Convicted spy Jonathan Pollard – now serving a life sentence – stole secrets so vital that an attempt by the Israelis to get him pardoned was blocked by a massive protest from the intelligence and defense communities. Bill Clinton wanted to trade Pollard for Israeli concessions in the ongoing "peace process," and he was only prevented from doing so by a threat of mass resignations by the top leadership of the intelligence community.
The reason for their intransigence: among the material Pollard had been asked by his Israeli handlers to steal was the U.S. attack plan against the Soviet Union. According to Seymour Hersh, then-CIA director Bill Casey claimed Tel Aviv handed over the information to Moscow in exchange for relaxation of travel restrictions on Soviet Jews, who were then allowed to emigrate to Israel.
The Pollard case is emblematic – but it was just the beginning of a years-long effort by U.S. counterintelligence to rid themselves of the Israeli incubus. Law enforcement was – and presumably still is – convinced Pollard was very far from alone, and that a highly placed "mole" had provided him with key information. In his quest to procure very specific information, Pollard knew precisely which documents to look for – knowledge he couldn't access without help from someone very high in government circles.
In addition, the National Security Agency (NSA) intercepted a phone conversation between an Israeli intelligence officer and his boss in Tel Aviv, during which they discussed how to get hold of a letter by then-secretary of state Warren Christopher to Yasser Arafat. The Washington spy suggested they use "Mega," but his boss demurred: "This is not something we use Mega for," he averred.
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... Her point here is a well-reasoned response to the so-called "new atheists," a trio of anti-religionists (Richard Dawkins, Sam Harris and Christopher Hitchens) who surprised the publishing world with their own series of best-selling books.
Armstrong rightly points out that these writers have committed literary sins - not so much with their disbelief in God - but in the way they seek to discredit all people of faith by focusing on the intolerant and sometimes violent message promoted by Muslim, Christian and Jewish fundamentalists.
In the process, Armstrong argues, Dawkins, Harris and Hitchens are guilty of the same narrow-mindedness that they seek to expose. "Like all religious fundamentalists," she writes, "the new atheists believe that they alone are in possession of truth; like Christian fundamentalists, they read scripture in an entirely literal manner."
This former nun and author of 18 other books on religious themes outdoes the new atheists with her own critique of contemporary religious fundamentalism. "It is essential for critics of religion to see fundamentalism in historic context," she writes. "Far from being typical of faith, it is an aberration." ...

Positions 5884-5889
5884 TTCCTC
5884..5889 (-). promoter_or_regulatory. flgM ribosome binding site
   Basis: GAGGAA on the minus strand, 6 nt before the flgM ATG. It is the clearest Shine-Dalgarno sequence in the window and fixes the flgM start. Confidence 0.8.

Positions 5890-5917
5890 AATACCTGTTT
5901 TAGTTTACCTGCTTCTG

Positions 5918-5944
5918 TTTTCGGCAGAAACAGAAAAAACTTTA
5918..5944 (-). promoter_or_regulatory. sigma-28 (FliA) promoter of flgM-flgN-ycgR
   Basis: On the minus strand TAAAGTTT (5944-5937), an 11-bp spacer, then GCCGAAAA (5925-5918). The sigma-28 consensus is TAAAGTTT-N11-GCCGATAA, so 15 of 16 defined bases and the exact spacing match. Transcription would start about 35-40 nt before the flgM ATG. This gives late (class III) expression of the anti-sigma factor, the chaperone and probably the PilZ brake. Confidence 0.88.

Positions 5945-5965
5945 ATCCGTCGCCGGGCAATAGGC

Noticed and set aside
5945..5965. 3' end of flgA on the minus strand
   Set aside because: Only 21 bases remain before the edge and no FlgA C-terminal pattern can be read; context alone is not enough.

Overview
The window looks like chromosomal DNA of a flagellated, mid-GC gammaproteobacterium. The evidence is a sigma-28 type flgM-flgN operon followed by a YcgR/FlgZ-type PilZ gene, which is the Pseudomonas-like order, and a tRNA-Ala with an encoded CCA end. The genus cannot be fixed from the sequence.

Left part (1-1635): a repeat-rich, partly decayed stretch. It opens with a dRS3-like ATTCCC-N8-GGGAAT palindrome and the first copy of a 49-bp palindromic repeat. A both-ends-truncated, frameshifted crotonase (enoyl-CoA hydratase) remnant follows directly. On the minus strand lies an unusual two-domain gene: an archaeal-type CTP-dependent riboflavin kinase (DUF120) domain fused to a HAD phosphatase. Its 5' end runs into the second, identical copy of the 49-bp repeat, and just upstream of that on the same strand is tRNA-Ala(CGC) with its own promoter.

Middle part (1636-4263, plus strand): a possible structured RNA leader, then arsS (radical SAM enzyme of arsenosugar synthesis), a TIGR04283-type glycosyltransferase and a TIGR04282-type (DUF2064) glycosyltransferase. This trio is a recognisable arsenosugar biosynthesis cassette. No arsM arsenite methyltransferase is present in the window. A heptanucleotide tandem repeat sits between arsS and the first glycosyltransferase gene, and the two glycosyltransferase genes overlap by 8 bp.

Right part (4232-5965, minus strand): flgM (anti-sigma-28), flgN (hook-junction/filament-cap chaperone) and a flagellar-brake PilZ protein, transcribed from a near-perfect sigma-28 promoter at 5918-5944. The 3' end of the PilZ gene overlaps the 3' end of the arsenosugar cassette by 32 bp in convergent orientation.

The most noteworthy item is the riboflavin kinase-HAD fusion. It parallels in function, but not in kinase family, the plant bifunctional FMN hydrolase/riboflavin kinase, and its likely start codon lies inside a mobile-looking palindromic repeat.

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Martha Neil reports for the ABA Journal:
A perfect storm of political unrest, generational conflict and a biased judge set the stage for a 1969 trial that is still memorable 40 years later for its drama and iconic import, participants in an American Bar Association panel told a standing-room-only audience Tuesday.
Although the months-long Chicago Seven conspiracy trial ignited international debate—one searing image was of a bound and gagged Bobby Seale, originally the eighth defendant in U.S. v. Dellinger, et al.—panelists offered a behind-the-scenes glimpse of little-known aspects of the high-profile trial. Brought against activists who participated in anti-Vietnam War protests at the Democratic National Convention in 1968, the federal case offered an opportunity for defendants including Tom Hayden, Abbie Hoffman and Jerry Rubin to create a media circus, and they took full advantage of it.
The effort was aided by a trial judge who offered a substantial target for criticism at the best of times and for this case was "the worst possible judge," recounted partner Thomas Sullivan of Jenner & Block, who was then a young lawyer in Chicago. Baited viciously by defendants and counsel, U.S. District Judge Julius Hoffman eventually handed down hefty contempt terms that were reversed on appeal.
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The nuclear industry funds the special armed police force which guards its installations across the UK, and secret documents, seen by the Guardian, show the 750-strong force is authorised to carry out covert intelligence operations against anti-nuclear protesters, one of its main targets.
The nuclear industry will pay £57m this year to finance the Civil Nuclear Constabulary (CNC). The funding comes from the companies which run 17 nuclear plants, including Dounreay in Caithness, Sellafield in Cumbria and Dungeness in Kent.
Around a third is paid by the private consortium managing Sellafield, which is largely owned by American and French firms. Nearly a fifth of the funding is provided by British Energy, the privatised company owned by French firm EDF.
Private correspondence shows that in June, the EDF's head of security complained that the force had overspent its budget "without timely and satisfactory explanations to us". The industry acknowledges it is in regular contact with the CNC and the security services.